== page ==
Even large forest fires are extraordinarily heterogeneous in how they burn; that is, they produce a complex mosaic of severely burned patches intermixed with unburned islands and lightly burned areas. This heterogeneity is critical to post-fire forest response (e.g., ability to disperse seed from unburned patches), yet the mechanisms that produce these patterns are not fully understood. Further, patterns may be changing as fire regimes are changing (e.g., increased frequency, severity, or size of fires). We are using hundreds of field plots across the Rocky Mountains and the Pacific Northwest where we have intensive measures of burn severity (e.g., tree mortality, soil charring) to calibrate satellite indices of burn severity. We are then using these calibrated satellite maps of burn severity to ask the following questions:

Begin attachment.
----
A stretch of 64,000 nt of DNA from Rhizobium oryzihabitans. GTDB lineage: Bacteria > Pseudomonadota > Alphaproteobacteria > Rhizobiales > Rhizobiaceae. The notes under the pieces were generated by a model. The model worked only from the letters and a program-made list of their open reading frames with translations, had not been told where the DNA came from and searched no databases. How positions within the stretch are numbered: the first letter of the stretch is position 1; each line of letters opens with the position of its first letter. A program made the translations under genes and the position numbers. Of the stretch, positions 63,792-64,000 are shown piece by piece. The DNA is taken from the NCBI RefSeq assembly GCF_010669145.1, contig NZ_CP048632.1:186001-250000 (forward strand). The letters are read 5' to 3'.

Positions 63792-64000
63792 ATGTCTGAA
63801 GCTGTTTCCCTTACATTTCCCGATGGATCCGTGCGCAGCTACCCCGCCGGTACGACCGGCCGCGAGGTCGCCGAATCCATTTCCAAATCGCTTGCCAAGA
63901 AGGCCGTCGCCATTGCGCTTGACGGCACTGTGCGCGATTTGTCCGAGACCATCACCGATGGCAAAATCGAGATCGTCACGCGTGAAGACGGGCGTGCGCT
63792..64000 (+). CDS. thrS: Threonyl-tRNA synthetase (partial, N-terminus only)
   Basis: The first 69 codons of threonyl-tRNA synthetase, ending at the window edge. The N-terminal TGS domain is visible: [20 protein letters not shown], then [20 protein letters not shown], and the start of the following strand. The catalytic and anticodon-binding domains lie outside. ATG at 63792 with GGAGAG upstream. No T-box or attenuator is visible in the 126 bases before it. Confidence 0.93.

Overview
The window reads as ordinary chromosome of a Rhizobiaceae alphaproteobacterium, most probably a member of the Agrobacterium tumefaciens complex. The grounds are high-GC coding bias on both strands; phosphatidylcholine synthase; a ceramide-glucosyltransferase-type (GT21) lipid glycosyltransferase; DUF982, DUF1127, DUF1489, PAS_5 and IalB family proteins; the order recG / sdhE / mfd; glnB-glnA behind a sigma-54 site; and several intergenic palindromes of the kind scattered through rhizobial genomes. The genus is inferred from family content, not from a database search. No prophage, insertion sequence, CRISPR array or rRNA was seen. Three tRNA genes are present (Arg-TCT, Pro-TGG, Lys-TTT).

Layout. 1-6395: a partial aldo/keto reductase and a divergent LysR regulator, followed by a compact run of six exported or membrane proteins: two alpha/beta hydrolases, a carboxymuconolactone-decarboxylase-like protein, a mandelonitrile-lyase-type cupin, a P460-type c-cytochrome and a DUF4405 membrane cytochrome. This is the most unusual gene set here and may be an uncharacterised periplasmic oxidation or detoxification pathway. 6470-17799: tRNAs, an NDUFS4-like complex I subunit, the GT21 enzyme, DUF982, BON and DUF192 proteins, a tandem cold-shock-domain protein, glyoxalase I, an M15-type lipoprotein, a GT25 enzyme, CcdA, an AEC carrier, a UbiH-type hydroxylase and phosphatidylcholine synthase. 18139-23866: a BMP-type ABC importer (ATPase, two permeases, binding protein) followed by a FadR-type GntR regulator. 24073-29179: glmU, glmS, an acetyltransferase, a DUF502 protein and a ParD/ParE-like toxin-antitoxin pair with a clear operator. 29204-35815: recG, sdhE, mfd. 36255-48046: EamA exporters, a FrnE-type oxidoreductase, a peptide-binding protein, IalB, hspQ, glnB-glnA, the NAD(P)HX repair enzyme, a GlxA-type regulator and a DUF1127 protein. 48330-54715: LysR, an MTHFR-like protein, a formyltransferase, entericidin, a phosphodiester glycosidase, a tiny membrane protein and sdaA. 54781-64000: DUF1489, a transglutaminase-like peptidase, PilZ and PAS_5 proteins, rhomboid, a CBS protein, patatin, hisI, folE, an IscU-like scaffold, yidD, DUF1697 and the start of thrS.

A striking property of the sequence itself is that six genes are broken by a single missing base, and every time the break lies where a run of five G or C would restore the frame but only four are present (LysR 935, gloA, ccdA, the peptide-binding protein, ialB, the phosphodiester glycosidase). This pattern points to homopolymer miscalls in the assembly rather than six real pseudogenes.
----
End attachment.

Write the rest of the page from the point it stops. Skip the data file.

1) How well do satellite indices of burn severity perform across gradients of latitude, topography, stand structure, and pre-fire insect outbreaks? Further, can satellite indices accurately measure burn severity in short interval “reburns” that are becoming common throughout the western US?
2) What are the drivers of landscape patterns of burn severity (e.g., patch size and shape of different forests burned at different severity)? Do those drivers vary within and among regions?
3) Are the landscape patterns of burn severity different in short-interval reburns than in long-interval fires?
Collaborators: Monica G. Turner (University of Wisconsin); Craig Baker (USFS-GTAC)